Originally, I had big plans for the October Big Day. I would wake up in darkness, gather my camera and binoculars and drive to Alabama for a birding tour along a river. I would tick off migrating songbirds, from tanagers to vireos and everything in between. I would add new sightings to my current year list, which has stood at 250 since the Bell’s Vireo I spotted in Kansas on September 7th.

But it was not to be. Instead, I slept until noon, spending another two hours watching “Suits” in my pajamas before I roused myself to head outside.

My husband and I hooked up our boat to the trailer and set off to the Santa Rosa Sound in Florida’s Panhandle around 3 p.m., hitting the water just before 4 p.m. – a late start by any measure. Blue Jays called near the boat ramp, and a lone, juvenile Brown Pelican paddled lazily in the lapping waves. We didn’t have any set course; I sat behind the wheel of the center console while Brian used the trolling motor to cast after fish. More pelicans buzzed the surface looking for an early dinner, while Willets and Sanderlings patrolled the sand for smaller meals. A few Great Blue Heron blended in with the reeds from afar, and a flock of mystery ducks made a bee-line for open water over our heads.

Driving the boat.

There was nothing exciting about my birding as I slowly counted feathered creatures on eBird. In fact, even with the tern and waterfowl species designations I only made it to 11 avian varieties. Still, after a week of bad news, environmental disasters, and a hurricane aiming right for my house, it felt good to watch a pair of Willets flying across the water. To just observe egrets without binoculars. To feel the descending sun on my face as red and orange hues spread across the sky.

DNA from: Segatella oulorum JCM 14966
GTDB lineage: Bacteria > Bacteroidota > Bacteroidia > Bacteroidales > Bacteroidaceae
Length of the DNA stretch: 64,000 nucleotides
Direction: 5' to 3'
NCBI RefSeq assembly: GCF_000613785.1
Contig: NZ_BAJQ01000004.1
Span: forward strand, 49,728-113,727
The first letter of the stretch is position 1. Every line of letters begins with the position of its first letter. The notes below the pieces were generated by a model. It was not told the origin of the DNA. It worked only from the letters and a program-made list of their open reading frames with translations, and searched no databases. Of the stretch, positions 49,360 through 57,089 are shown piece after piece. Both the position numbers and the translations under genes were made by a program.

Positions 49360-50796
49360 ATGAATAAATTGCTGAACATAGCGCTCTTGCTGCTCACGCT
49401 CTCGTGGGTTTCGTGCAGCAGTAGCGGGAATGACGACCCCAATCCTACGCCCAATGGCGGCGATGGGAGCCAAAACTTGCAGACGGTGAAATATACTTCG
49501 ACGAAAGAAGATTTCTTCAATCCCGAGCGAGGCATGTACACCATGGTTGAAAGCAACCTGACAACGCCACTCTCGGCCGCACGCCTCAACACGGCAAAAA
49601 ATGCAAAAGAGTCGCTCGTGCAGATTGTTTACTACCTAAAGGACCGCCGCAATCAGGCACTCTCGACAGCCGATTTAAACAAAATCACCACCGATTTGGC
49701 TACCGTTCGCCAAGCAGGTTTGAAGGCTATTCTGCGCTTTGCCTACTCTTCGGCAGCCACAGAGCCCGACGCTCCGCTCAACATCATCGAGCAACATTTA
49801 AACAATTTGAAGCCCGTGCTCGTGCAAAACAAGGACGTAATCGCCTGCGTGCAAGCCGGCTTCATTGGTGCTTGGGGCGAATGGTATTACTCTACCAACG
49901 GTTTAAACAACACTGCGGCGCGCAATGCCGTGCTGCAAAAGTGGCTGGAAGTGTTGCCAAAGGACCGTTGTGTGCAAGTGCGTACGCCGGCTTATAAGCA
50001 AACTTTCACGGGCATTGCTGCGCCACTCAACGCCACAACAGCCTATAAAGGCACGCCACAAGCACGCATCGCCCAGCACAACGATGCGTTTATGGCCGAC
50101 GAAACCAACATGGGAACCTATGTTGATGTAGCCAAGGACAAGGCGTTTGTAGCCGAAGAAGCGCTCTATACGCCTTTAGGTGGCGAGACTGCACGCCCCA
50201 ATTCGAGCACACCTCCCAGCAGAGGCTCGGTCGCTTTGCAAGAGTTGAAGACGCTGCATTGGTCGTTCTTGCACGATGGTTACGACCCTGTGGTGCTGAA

That my data would be used in a global citizen science event? That was just icing on the cake.

Written by Erika Zambello
Erika Zambello is a National Geographic Young Explorer who grew up in Maine, inspiring a deep interest in nature at an early age. She fell in love with birding after receiving a Sibley field guide for Christmas during her senior year in college, and has birded across the eastern seaboard and internationally ever since. To inspire others to protect birds and the environment, she has blogged for the Conservation Fund, Sarah P. Duke Gardens, Triangle Land Conservancy, and Duke University, and is writing a birding guide to Northern New England for Wilderness Adventures Press. She has founded OneWorldTwoFeet.com, and is currently living along the Emerald Coast in Florida's Panhandle. You can check out her exploration site or follow her on Instragram.